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Implant Partially Restores Sight in Blind Patient

New York (Jan 27, 2010)

AAn eye exam chart

A physician at NewYork-Presbyterian/Columbia University Medical Center, using an experimental electronic retinal implant has been able to partially restore the sight of a woman previously blinded by retinitis pigmentosa. The woman is able to see light and make out figures for the first time in 20 years, explained lead researcher Lucian V. Del Priore, MD, PhD, an Attending Surgeon at NewYork-Presbyterian Hospital and a Professor in the Department of Ophthalmology at Columbia University College of Physicians and Surgeons.

The retinal implant is currently being investigated for the treatment of retinitis pigmentosa, a progressive disease that causes degeneration of photoreceptor cells in the outer layer of the retina. The inner layers of photoreceptor cells still function in patients with retinitis pigmentosa so the implant is used to bypass these damaged cells to reach the healthy ones.

How the Device Works

The device works as a three-part system. The first part is an external video camera that is mounted on a pair of eyeglasses worn by the patient. That image is processed and then a signal is transmitted wirelessly to the second part of the system – a microprocessor implanted on the outside of the eye under the lid that translates the information into a series of electrical pulses.

Dr. Lucian V. Del Priore
Dr. Lucian V. Del Priore
Those electrical pulses are then sent to the third part: a tiny patch containing 60 electrodes that is attached to the retina. The electrical stimulation from the electrodes causes retinal nerves to transmit a message through the optic nerve to the brain. The brain then interprets the electrical stimulation into light and dark spots that form an image. The images seen are rudimentary. However, for a patient who has had no vision initially, the level of vision afforded by this device can represent a remarkable improvement, Dr. Del Priore said.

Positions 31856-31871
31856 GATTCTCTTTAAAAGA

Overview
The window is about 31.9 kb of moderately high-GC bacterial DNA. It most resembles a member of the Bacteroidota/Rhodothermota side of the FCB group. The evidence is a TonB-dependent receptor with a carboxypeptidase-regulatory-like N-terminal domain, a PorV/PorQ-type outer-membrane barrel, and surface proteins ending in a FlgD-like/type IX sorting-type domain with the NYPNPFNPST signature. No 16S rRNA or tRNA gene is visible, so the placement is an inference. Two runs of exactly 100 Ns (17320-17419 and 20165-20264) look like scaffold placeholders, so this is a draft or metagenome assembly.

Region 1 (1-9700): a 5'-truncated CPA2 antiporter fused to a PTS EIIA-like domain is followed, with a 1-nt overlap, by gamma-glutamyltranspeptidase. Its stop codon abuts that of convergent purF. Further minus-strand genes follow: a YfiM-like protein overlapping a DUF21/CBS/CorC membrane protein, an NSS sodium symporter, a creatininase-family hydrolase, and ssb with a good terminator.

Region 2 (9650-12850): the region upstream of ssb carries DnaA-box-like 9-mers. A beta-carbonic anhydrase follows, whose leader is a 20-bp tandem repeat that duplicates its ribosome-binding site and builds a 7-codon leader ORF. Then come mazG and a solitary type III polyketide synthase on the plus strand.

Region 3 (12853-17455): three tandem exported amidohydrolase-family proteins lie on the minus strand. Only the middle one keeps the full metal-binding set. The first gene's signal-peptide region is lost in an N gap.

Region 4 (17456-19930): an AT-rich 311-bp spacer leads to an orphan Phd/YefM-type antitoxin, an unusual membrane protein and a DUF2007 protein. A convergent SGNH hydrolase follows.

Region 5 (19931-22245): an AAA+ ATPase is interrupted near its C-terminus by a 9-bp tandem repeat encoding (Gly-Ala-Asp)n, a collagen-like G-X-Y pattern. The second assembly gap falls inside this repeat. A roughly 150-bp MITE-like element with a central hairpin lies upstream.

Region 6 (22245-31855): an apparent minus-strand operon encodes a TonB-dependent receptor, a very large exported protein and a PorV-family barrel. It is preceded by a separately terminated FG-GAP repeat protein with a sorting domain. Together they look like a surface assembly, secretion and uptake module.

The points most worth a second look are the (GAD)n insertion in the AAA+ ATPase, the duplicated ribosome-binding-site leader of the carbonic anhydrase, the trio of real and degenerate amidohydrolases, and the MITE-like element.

The device works best with high contrast images (eg, a white object on a black background or vice versa) and at night, when there is high contrast between lighted objects and the dark background. The patient who received the device five months ago at NewYork-Presbyterian Hospital/Columbia University Medical Center is now able to see large letters on a computer monitor and she also describes being able to see street and traffic lights as well as light coming in through the window of her front door. Her vision continues to improve, Dr. Del Priore said.

Illustration of the Argus II implant
Illustration of the implant
(Second Sight Medical Products Inc.)

Learning to use the implant properly requires a major commitment on the part of the patient, as it takes several years of rehabilitation to learn how to use the device and interpret the patterns that the patient sees. This part of the visual training involves using direct electrical stimulation of the retina; successful interpretation of the image by the patient requires that she participate in one day per week of visual training in a laboratory and then practice the techniques learned at home. The visual training includes, for example, asking the patient to find shapes on a computer screen and point to them, allowing the patient to relearn eye-hand coordination.

The surgery required to implant the device took approximately 5 or 6 hours with the patient under general anesthesia. While the patient treated by Dr. Del Priore and colleagues did not experience any serious side effects, he said that there are surgical complications that can result from surgery of that length, such as infection, low eye pressure, and movement of the device after surgery.

Currently, the device is only being investigated for use in the treatment of retinitis pigmentosa. Dr. Del Priore said that patients with conditions like macular degeneration would not benefit markedly from the current generation of the implant device, as the additional vision gained from the device is not worth the risk of surgery and length of rehabilitation the patients would have to undergo. Dr. Del Priore believes that the technology will continue to improve and offer a higher image resolution in the future. "At that point, we will have more experience and it is likely that use of multi-electrode arrays will likely expand to other eye diseases," he said.

Faculty Contributing to this Article:

Lucian V. Del Priore, MD, PhD, is an Attending Surgeon at NewYork-Presbyterian Hospital and a Professor in the Department of Ophthalmology at Columbia University College of Physicians and Surgeons.

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